[LLVMdev] [lld] ELF weak aliases

shankare at codeaurora.org shankare at codeaurora.org
Wed Jan 9 06:07:49 PST 2013

> On Tue, Jan 8, 2013 at 8:56 PM,  <shankare at codeaurora.org> wrote:
>> Hi Michael,
>> Does ELF support aliasing ?
>> How is the relationship captured in ELF symbol table, that one symbol is
>> a
>> alias of another symbol ?
> It is not explicitly captured. It's an implicit relationship due to
> the symbols having the same address.

Got it.

>>> Note that __stdout_used is the last symbol in the .rodata section.
>>> This means that the reader assigns the data (16 bytes of 0) to
>>> __stdout_used. Because dummy_file and the other __stdx_used symbols
>>> come before it, they end up in the right place in the final file.
>> Did you change the Reader too ?
> No. I just made another symbol to steal the actual content.
We could change the Reader so that if the symbol is the last symbol in the
section and the symbol is weak, treat the size of the symbol differently.
>> The Reader doesnot allocate any space for __stdout_used. The size of the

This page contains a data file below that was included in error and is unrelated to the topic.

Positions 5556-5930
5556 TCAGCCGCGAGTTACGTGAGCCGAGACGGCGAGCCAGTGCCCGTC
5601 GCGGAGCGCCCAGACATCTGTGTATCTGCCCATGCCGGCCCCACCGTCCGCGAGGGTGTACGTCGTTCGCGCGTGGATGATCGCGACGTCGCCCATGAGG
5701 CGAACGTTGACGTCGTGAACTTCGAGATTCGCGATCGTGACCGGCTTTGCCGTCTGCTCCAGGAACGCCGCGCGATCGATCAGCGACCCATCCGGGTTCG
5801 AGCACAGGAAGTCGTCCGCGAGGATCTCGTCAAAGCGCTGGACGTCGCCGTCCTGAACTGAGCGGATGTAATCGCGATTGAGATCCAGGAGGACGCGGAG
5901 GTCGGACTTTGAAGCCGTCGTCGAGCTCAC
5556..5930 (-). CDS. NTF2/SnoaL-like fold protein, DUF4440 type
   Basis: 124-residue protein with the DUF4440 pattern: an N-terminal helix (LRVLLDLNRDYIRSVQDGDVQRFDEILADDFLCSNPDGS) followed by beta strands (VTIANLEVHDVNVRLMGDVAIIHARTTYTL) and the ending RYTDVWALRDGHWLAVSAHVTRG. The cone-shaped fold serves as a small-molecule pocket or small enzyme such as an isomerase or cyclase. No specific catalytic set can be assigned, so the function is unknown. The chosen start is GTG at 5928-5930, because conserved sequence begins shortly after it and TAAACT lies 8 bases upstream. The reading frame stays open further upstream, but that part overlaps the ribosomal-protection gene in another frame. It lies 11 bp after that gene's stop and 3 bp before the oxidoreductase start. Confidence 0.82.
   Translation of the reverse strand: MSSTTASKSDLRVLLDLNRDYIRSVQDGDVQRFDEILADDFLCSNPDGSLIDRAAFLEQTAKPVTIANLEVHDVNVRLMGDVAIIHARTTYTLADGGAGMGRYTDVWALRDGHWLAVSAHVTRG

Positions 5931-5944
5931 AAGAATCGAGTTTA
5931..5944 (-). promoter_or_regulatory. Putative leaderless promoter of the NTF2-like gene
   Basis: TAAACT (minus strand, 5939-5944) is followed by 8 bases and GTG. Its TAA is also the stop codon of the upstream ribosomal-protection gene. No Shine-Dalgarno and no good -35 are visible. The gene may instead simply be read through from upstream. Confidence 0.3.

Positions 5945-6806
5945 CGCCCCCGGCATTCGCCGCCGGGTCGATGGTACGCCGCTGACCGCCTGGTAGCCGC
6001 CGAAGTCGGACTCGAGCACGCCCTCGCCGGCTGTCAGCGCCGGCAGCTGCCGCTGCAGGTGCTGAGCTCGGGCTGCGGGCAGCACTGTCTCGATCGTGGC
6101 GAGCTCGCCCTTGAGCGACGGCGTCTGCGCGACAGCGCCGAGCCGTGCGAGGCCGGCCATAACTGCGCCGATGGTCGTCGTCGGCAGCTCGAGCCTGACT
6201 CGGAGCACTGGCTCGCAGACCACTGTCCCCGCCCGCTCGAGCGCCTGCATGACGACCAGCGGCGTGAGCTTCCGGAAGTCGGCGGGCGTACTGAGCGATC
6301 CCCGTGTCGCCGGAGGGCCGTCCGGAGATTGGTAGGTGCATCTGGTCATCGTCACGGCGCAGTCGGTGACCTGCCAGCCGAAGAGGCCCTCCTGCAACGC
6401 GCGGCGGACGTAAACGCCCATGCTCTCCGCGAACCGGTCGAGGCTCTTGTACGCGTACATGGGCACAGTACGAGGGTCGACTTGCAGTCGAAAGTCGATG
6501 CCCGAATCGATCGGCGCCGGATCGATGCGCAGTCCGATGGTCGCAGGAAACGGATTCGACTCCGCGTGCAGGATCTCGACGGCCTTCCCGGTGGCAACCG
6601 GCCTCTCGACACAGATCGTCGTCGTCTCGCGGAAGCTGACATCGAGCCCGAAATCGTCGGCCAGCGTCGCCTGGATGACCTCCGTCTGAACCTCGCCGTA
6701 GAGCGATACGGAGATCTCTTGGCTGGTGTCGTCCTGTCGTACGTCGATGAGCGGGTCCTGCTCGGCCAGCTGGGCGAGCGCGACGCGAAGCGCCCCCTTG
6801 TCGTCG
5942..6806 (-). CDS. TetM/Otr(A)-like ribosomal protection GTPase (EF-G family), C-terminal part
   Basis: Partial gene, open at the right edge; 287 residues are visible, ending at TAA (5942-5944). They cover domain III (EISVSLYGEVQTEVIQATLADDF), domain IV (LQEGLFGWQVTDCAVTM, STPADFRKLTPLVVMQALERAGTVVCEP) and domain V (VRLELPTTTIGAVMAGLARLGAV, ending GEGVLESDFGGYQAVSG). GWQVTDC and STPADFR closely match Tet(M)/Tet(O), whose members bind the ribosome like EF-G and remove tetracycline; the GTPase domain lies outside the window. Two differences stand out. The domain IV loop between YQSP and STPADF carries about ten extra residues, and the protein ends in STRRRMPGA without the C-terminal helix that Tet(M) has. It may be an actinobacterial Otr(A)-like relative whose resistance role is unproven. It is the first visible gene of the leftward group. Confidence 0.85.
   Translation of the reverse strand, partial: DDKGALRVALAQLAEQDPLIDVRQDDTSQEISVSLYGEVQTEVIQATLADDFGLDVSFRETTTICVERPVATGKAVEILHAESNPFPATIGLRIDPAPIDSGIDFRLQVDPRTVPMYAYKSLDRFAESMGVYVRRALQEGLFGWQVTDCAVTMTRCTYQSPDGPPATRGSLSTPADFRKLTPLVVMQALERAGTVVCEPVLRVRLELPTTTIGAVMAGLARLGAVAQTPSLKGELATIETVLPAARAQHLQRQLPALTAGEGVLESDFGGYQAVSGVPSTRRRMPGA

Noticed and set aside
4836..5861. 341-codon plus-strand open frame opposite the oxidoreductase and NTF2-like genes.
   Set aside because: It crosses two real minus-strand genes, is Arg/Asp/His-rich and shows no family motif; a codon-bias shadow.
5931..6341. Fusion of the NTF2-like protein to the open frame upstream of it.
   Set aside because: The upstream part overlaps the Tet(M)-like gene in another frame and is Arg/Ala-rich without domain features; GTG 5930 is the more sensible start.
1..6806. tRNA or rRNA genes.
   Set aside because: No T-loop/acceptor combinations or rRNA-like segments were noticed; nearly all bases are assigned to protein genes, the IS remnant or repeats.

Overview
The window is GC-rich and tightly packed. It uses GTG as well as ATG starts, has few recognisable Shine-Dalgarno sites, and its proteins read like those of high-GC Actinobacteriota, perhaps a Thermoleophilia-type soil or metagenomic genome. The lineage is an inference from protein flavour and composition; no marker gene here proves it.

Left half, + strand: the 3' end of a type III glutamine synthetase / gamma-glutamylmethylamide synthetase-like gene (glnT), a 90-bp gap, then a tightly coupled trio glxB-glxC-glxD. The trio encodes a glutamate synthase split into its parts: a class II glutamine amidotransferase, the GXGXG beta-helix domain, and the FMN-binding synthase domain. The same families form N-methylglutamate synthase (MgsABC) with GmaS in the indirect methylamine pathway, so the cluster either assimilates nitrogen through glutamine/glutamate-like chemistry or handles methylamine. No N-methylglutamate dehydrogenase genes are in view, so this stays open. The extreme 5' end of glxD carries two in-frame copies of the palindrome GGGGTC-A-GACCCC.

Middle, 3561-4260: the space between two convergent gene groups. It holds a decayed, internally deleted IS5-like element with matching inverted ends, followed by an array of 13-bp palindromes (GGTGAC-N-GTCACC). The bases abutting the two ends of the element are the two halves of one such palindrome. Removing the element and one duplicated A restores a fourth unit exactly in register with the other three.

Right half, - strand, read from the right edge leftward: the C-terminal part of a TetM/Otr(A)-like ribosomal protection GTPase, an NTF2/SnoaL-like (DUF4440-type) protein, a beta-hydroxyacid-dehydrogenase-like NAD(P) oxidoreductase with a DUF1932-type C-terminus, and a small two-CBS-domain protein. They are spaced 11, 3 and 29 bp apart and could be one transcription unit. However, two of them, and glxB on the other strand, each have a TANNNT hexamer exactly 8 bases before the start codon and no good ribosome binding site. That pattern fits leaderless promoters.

>> current symbol = (value of next symbol - current symbol). In this case
>> its
>> zero.
> __stdout_used is the last symbol at that address, so it gets the data.
> The hack was to make __stdout_used not get the data.

Got it. Thanks for explainining things.

>>> This works great until another object file provides a definition of
>>> __stdout_used. The weak definition of it gets totally removed, meaning
>>> so does the content for the other __stdx_used symbols.
>> When the other object provides a definition for __stdout_used, the atom
>> gets the property of the other object which defines the atom isnt it,
>> and
>> so as the ordinal too riht ?
>> Couldnt follow how did the others move ?
> I'm not quite sure what you mean here.

Sorry for not making it clear. I was not sure how did the content of the
other symbols change when another object file provided a definition of
__stdout_used ?


Shankar Easwaran

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